No. 2/2011: Migration and dynamic agglomeration economies: Regional income growth in Norway

Jørn Rattsø and Hildegunn E. Stokke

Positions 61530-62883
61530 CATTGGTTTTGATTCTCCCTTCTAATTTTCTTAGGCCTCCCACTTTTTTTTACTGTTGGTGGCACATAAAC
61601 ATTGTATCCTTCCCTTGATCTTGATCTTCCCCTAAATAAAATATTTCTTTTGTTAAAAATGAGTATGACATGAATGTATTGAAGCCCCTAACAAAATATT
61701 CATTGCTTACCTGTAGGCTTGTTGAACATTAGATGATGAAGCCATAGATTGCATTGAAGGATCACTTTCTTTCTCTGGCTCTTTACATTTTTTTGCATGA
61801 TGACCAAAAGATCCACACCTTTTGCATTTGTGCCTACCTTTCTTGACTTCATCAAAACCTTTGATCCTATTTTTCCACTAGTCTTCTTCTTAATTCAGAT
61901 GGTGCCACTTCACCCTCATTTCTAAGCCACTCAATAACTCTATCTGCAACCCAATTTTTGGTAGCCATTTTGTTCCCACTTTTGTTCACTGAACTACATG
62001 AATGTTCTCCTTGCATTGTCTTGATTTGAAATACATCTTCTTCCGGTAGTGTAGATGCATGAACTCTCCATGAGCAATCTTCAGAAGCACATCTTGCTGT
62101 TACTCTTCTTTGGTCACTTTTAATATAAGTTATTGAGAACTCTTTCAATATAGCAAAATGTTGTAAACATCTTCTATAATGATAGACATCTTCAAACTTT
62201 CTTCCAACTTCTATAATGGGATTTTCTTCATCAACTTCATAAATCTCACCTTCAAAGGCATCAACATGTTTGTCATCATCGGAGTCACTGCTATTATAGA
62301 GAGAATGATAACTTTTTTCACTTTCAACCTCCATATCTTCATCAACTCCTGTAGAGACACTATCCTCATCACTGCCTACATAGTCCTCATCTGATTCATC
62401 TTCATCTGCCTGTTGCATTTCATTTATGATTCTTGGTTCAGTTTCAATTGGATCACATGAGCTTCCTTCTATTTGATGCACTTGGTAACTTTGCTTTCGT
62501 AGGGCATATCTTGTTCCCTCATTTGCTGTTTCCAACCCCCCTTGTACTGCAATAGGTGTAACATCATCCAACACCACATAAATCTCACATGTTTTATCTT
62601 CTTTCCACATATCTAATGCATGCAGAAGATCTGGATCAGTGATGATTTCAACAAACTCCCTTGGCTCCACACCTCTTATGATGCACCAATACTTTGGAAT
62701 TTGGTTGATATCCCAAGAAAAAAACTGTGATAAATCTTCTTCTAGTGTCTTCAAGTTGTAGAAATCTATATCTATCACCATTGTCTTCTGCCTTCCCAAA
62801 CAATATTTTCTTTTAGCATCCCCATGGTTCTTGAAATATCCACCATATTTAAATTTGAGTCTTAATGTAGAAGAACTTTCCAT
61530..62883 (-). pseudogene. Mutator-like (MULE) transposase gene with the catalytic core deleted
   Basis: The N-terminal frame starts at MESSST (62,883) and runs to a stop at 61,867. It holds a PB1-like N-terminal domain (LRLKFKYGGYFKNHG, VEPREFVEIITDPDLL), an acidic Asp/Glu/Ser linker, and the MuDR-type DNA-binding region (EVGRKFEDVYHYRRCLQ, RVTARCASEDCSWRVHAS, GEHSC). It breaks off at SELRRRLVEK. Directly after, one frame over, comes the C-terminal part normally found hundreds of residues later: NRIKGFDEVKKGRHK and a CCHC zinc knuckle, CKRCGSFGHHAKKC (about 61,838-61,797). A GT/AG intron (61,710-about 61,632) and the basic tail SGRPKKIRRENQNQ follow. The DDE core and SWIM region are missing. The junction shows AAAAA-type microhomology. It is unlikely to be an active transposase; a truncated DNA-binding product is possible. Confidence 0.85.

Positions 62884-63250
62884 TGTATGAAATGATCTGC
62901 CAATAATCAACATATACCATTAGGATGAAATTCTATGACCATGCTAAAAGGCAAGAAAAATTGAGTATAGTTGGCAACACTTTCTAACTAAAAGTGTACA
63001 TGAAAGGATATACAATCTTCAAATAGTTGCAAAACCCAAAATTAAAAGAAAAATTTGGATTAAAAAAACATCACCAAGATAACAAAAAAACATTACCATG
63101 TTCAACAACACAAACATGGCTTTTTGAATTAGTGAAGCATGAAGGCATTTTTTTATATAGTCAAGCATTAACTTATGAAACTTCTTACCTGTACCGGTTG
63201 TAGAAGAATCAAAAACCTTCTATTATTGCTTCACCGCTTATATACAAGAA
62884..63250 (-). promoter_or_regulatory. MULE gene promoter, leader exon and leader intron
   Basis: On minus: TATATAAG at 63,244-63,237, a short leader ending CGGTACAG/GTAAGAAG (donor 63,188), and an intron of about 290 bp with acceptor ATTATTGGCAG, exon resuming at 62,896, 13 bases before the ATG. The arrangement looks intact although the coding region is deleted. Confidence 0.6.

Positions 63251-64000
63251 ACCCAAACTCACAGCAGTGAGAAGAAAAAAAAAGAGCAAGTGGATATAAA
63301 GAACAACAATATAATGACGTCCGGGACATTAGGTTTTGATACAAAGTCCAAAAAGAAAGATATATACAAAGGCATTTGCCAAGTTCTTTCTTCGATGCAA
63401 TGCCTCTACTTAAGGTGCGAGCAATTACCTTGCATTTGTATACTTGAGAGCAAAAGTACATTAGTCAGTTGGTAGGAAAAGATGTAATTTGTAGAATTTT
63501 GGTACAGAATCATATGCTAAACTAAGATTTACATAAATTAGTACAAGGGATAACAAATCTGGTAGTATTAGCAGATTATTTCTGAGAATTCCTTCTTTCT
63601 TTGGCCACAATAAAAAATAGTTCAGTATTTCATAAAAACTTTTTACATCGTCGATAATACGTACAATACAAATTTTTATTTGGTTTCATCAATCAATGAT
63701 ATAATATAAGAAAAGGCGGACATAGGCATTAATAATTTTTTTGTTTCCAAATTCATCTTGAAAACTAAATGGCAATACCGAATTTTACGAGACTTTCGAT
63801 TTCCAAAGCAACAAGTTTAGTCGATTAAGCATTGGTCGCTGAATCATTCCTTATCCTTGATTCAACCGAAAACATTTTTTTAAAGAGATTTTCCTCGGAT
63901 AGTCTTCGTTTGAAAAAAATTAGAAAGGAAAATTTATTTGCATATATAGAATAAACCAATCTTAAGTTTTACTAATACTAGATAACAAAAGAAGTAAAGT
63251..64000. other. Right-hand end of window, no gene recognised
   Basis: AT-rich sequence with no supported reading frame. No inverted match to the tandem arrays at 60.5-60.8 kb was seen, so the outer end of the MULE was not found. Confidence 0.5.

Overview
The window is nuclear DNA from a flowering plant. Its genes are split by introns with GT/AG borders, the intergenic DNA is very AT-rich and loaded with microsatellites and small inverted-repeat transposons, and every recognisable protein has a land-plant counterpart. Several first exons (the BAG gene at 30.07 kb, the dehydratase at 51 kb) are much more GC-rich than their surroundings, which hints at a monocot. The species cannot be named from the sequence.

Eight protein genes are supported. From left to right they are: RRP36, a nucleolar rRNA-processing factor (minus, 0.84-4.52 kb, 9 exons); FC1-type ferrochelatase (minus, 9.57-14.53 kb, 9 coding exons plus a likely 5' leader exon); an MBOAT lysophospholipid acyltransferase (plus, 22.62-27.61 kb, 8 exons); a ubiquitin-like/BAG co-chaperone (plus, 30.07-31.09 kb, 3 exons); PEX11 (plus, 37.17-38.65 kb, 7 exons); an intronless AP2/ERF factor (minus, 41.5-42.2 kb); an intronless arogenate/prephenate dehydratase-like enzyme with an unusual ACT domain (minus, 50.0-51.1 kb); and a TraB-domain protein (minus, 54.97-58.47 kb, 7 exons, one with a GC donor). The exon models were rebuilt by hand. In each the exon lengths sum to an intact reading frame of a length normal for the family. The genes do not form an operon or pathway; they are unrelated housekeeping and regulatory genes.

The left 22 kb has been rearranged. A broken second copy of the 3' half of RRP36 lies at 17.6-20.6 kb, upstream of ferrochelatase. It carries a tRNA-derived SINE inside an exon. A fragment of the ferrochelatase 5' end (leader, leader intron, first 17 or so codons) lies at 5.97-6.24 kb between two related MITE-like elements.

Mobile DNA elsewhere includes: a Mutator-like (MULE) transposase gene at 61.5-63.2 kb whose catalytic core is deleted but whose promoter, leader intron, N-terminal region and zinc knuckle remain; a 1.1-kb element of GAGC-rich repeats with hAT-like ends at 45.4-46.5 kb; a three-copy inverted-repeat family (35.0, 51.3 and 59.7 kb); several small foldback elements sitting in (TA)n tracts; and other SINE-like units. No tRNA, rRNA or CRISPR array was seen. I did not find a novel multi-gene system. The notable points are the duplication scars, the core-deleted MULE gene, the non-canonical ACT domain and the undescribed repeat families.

The existence of agglomeration economies is well established. We study dynamic agglomeration effects and expect regional income divergence when people move from the periphery to cities. We use distribution analysis, Kernel density functions and first order Markov chains, to investigate whether data from Norwegian regions 1972-2008 with strong urbanization are consistent with agglomeration effects. The analysis shows overall income convergence, contrary to the hypothesis of agglomeration economies. Regions with large increases in population do not show systematic higher income growth. The probabilities of moving up and down the income distribution are independent of the migration pattern. We conclude that strong dynamic agglomeration effects linked to inmigration are inconsistent with the data.